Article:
This place feels like it’s inside a very nice hotel in Miami Beach - with lots of light wood and natural light - and it’s a nice change of pace from the Grove’s smaller old-school spots, where it’s usually hard to get to the bathroom without bumping into half the dining room. There’s always a big lunch crowd and like the restaurant itself, the menu is quite large, with everything from pizza and sandwiches to a ribeye. But it’s best to stick to the vegetables and seafood here, like the roasted sunchokes, some oysters, and if none of the fish sounds too exciting, the pizza is a good back-up plan.
Most Miami gas station food consists of shriveled hotdogs and sketchy Jamaican beef patties, but El Carajo is a gas station where you’ll actually want to eat. Past the pumps, candy, and cigarettes, there’s a really great Spanish restaurant in the back, where you can order a pulpo al ajillo you’ll absolutely finish, bacon-wrapped dates, and fluffy Spanish tortillas. There’s also a ton of wine for sale here, which you can buy for your meal at retail price plus a $10 corkage fee.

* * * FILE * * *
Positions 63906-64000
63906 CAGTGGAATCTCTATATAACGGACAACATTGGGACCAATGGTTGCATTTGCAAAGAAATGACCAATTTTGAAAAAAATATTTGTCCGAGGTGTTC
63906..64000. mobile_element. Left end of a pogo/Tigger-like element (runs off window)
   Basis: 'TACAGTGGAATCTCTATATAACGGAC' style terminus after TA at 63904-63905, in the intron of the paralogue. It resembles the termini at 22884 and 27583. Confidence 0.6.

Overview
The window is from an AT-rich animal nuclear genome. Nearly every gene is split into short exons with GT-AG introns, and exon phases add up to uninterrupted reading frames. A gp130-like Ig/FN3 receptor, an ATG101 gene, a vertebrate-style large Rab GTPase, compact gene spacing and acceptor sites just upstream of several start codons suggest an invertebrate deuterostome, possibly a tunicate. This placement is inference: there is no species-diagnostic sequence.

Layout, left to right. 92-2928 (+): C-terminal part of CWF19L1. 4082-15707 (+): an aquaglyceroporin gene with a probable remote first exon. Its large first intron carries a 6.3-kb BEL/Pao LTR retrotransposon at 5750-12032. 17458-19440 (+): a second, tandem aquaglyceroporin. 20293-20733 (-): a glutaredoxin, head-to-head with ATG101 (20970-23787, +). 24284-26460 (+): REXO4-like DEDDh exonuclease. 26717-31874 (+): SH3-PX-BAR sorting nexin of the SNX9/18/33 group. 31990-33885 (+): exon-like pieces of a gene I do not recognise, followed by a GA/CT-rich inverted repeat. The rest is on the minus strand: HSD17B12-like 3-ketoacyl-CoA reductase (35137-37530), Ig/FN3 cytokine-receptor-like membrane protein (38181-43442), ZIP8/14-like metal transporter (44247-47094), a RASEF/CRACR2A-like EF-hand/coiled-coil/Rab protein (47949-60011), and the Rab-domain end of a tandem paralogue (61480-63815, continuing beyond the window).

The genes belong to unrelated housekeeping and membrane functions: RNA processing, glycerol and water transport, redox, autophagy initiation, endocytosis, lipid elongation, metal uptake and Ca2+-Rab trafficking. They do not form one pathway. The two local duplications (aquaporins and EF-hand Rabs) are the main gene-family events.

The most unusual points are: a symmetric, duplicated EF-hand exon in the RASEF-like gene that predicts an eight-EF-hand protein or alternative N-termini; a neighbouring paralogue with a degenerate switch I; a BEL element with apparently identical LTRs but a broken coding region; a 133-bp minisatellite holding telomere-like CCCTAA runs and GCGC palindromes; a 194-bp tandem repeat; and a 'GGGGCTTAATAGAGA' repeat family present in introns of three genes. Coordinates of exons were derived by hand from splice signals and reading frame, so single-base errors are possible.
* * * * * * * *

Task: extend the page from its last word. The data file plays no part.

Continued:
Proof used to have a brick-and-mortar location near Wynwood, but that sadly closed. However, the love for their pizza and the outstanding burger was enough to resurrect it. Now they operate out of Taurus Beer and Whiskey House, our favorite place to drink in the Grove. Seven days a week, you can find their pizza as well as some appetizers from Ariete next door - but if you want that burger on a freshly baked potato bun (and you really do), you’ve got to come on a Wednesday. That’s the only day they serve them until they run out.
There tends to be more outdoor than indoor seating in the Grove, a neighborhood where it takes some serious self-control to not steal fries from people’s plates as you walk by unsuspecting sidewalk tables. But Glass and Vine stands out, even among all the other places where you can eat outside. The restaurant’s big patio dips into Peacock Park, a lovely bit of green space where you might actually see a peacock roaming around while you eat your watermelon salad and sweet potato tots. Having dinner here is fine, but this place is best for brunch and lunch when you can actually see the peacocks coming (before it’s too late).
Chug’s is a small, casual spot from the people behind Ariete - and much like their sister restaurant, the food here is great. This place is a lot more recognizably Cuban, though not necessarily traditional. The excellent pastelitos are stuffed with peanut butter and guava jelly, the Cuban sandwich comes on sourdough with honey ham, and there are four different fritas topped with things like avocado and barbecue sauce. They also serve simple Cuban breakfast plates for under $10, which you can eat inside or outside on the patio.